Barry SCHWARTZ (Barijo ŜVARC) (chemoelectric) wrote,
Barry SCHWARTZ (Barijo ŜVARC)
chemoelectric

BradBlog: A Diebold insider speaks

http://www.bradblog.com/archives/00001838.htm

In exclusive stunning admissions to The BRAD BLOG some 11 months after
the 2004 Presidential Election, a "Diebold Insider" is now finally
speaking out for the first time about the alarming security flaws
within Diebold, Inc's electronic voting systems, software and
machinery. The source is acknowledging that the company's "upper
management"—as well as "top government officials"—were keenly
aware of the "undocumented backdoor" in Diebold's main "GEM Central
Tabulator" software well prior to the 2004 election. A branch of the
Federal Government even posted a security warning on the Internet.

Pointing to a little-noticed "Cyber Security Alert" issued by the
United States Computer Emergency Readiness Team (US-CERT), a division
of the U.S. Department of Homeland Security, the source inside
Diebold—who "for the time being" is requesting anonymity due to
a continuing sensitive relationship with the company—is charging
that Diebold's technicians, including at least one of its lead
programmers, knew about the security flaw and that the company
instructed them to keep quiet about it.…

In phone interviews, DIEB-THROAT confirmed that the matters were well
known within the company, but that a "culture of fear" had been
developed to assure that employees, including technicians, vendors and
programmers kept those issues to themselves.…

The voting company insider, who has also served as a spokesperson for
the company in various capacities over recent years, admits that the
"real danger" of this security vulnerability could have easily been
exploited by a malicious user or an insider through remote access.…

The ability to connect to the system remotely by phone lines and the
apparent lack of interest by Diebold to correct the serious security
issue in a timely manner—or at all—would seem to be at
odds with at least one of their Press Releases touting their voting
hardware and software.

In an October 31, 2003 Press Release as part of a publicity blitz to
"sell" the new voting machines to the voters in the state of Maryland,
Diebold Election Systems President Thomas W. Swidarski is quoted as
follows in a section titled "Security Is Key":

Diebold has fine-tuned its computerized system so that it
meets stringent security requirements. “We have independent
verification that the Diebold voting system provides an unprecedented
level of election security. This is crucial to maintaining the
integrity of the entire voting process,” Swidarski
added.




In regards to possible remote access to the GEMS Central Tabulator by
modem via phone lines, a way that hackers could easily and simply
change the vote total information in the Access database, Diebold's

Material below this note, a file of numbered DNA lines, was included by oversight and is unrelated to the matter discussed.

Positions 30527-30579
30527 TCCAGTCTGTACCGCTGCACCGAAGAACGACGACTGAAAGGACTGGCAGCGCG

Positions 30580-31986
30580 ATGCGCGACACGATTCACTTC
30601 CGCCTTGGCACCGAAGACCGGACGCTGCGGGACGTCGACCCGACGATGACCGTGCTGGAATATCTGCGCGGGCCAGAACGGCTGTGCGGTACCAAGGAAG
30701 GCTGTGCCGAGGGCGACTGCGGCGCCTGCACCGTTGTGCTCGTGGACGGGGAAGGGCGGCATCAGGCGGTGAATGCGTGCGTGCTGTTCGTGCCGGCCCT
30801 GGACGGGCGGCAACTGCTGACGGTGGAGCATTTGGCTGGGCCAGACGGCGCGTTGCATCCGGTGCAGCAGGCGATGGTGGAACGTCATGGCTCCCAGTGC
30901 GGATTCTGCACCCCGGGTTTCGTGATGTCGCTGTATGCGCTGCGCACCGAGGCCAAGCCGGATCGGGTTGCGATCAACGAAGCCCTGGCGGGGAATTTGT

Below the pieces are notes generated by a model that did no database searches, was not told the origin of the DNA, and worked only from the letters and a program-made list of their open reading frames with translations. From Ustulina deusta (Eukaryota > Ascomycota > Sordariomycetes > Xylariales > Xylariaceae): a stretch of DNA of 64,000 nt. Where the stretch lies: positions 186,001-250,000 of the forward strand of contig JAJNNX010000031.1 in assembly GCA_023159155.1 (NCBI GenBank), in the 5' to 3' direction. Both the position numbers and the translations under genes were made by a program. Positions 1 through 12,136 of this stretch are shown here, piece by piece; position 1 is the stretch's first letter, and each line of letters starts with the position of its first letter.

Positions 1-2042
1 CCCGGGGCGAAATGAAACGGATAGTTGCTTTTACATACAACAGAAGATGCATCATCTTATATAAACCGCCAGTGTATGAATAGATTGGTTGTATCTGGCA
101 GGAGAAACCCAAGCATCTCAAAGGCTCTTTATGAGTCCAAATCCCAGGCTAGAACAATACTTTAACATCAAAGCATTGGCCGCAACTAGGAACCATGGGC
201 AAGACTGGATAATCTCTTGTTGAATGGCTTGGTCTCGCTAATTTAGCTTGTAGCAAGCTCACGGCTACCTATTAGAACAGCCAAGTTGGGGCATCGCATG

official spokesman seemed to be … in denial even today.

When we asked [the spokesman] Bear whether or not the Central
Tabulator is still accessible via modem in their machines, he first
denied that it's even possible, telling us "the Central Tabulator
isn't accessable via modem."

When we pressed about whether or not there is still modem capabilities
in the machines and software they sell, Bear admitted, "There is a
modem capability, but it's up to a jurisdiction whether they wish to
use it or not…I don't know of any jurisdiction that does that."

"Oh, boy. Such lies," DIEB-THROAT said in response. "There are several
jurisdications that use [the modem capabilities] in the
machines…Probably one of the most robust users of modems is
Prince Georges County in Maryland. They've used it in every
election. I believe they started in 2000. And Baltimore County used
them in the November election in 2004. Fulton County and Dekalb County
in Georgia may have used them in 2004 as well."

While we were unable to hear back in response to messages left with
Election Officials at several of those offices prior to the
publication of this article, a review of "Lessons Learned" after the
November 2004 Election conducted by the Maryland state Board of
Elections obtained by The BRAD BLOG, confirms that modems were used to
access the GEMS Central Tabulator to send in information from
precincts on Election Night.…

When we asked our source if they had any evidence to show that the
security flaw described by the U.S. Dept. of Homeland Security was
actually exploited in the 2004 election, DIEB-THROAT told us only: "I
wouldn't say I have evidence that it was exploited….only that
it was known. To the feds, to state officials and to Diebold. They all
knew. In spite of the gap they moved forward as normal…As if it
didn't exist."
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